Introduction to Redis

Pipelining

Redis commands has a small latency, called RTT (Round Trip Time) when communicating a between the client and the server. Often, an application will send a series of small Redis commands that do not necessarily need a round-trip confirmation from the server.

Exercise: Pipelining with netcat

$ (printf "PING\r\nPING\r\nPING\r\n"; sleep 1)|nc localhost 6379
+PONG
+PONG
+PONG
   

Exercise: Pipelining with redis.py

$ python
Python 3.4.0 (v3.4.0:04f714765c13, Mar 15 2014, 23:02:41) 
[GCC 4.2.1 (Apple Inc. build 5666) (dot 3)] on darwin
Type "help", "copyright", "credits" or "license" for more information.
>>> import redis
>>> local_redis = redis.StrictRedis()
>>> pipeline = local_redis.pipeline()
>>> pipeline.ping()
StrictPipeline>>
>>> pipeline.ping()
StrictPipeline>>
>>> pipeline.ping()
StrictPipeline>>
>>> pipe.execute()
[True, True, True]
   

Mass Insertion of Data

Exercise: Mass insertion with netcat

Open a terminal window and launch redis-cli

and check to see that Redis is empty.

127.0.0.1:6379> DBSIZE
(integer) 0
127.0.0.1:6379> exit 
    

Next, download the text file high-temp-2014.txt, that contains the daily high temperature in 2014 for San Jose. we

$ (cat high-temp-2014.txt; sleep 10) | nc localhost 6379
+OK
+OK
.
.
.
+OK
    

Now launch redis-cli and check to see the number of keys in Redis with DBSIZE command and retrieve some sample keys with GET.

127.0.0.1:6379> DBSIZE
(integer) 364
127.0.0.1:6379> DBSIZE
(integer) 364
127.0.0.1:6379> GET 2014-1-1
"62"
127.0.0.1:6379> GET 2014-7-21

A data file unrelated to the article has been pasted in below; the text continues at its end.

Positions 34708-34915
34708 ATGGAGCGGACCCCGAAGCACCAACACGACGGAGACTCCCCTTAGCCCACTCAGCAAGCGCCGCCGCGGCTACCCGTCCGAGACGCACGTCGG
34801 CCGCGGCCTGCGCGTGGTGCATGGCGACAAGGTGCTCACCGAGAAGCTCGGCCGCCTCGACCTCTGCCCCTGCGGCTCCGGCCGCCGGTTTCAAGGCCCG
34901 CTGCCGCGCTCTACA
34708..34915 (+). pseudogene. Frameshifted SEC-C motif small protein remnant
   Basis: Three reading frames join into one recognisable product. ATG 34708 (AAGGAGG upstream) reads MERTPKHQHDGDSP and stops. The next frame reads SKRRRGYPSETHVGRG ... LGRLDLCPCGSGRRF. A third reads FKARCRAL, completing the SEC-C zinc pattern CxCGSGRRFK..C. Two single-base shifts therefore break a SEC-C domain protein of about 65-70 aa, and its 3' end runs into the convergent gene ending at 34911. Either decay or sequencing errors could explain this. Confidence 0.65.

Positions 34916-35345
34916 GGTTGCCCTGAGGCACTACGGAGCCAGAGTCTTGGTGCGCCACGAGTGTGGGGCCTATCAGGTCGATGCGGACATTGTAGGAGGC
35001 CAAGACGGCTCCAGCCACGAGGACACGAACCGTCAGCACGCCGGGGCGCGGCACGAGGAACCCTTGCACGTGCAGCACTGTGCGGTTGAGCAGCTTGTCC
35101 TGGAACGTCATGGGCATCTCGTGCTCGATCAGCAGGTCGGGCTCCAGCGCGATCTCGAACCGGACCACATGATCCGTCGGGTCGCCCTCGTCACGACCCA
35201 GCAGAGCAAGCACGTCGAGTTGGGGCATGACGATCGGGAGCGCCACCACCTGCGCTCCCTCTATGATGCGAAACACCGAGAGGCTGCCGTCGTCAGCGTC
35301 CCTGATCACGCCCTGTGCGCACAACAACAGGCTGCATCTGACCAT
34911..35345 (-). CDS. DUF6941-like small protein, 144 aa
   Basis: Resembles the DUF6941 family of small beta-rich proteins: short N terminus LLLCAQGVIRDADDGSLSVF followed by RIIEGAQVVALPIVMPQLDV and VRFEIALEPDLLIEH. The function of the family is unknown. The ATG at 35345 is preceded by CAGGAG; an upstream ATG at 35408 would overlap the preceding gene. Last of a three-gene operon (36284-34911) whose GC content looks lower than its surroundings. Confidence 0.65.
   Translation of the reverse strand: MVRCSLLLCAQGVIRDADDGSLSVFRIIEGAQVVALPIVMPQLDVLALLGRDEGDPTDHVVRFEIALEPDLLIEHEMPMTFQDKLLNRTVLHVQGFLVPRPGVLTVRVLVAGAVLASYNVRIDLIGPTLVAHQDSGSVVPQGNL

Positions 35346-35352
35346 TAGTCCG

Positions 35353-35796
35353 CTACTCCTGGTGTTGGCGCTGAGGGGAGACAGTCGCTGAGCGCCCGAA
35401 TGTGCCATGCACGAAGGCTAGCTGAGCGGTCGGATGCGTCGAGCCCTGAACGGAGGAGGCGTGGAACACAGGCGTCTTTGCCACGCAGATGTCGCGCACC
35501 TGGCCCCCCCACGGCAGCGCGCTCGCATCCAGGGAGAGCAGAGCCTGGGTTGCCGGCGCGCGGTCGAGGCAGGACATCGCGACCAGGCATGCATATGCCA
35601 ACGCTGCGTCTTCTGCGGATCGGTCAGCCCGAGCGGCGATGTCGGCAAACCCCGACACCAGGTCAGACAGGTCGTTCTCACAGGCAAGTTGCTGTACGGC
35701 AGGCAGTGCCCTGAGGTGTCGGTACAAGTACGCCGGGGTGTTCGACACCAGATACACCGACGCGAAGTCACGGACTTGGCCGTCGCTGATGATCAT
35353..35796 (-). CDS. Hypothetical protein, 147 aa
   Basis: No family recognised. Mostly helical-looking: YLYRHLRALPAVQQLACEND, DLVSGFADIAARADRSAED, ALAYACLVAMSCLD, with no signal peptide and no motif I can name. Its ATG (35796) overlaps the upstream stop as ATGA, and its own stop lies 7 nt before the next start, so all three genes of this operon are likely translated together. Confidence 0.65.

"79"
127.0.0.1:6379> GET 2014-12-31
"55"
   

Exercise: Mass insertion with Python

In redis-cli, flush the datastore with FLUSHALL to start with an empty datastore.

127.0.0.1:6379> FLUSHALL
OK
127.0.0.1:6379> exit 
    

Run a python script that inserts inserts 10,000 strings into Redis.

$ cd ~/introduction-to-redis/pipelining-and-mass-insertions
$ python protocol.py | ~/redis-3.0.2/src/redis-cli --pipe
All data transferred. Waiting for the last reply...
Last reply received from server.
errors: 0, replies: 10000
    

Finally, using redis-cli, check the size with the DBSIZE command and retrieve some sample keys with GET.

~/redis-2.8.18/src/redis-cli
127.0.0.1:6379> DBSIZE
(integer) 10000
127.0.0.1:6379> GET Key:1
"Value=1"
127.0.0.1:6379> GET Key:4567
"Value=4567"
127.0.0.1:6379> GET Key:9000
"Value=9000"
    

References

Request/Response protocols and RTT
An explanation from the official Redis documentation on Pipelining
Redis Mass Insertion
An explanation from the official Redis documentation on Mass Insertion of data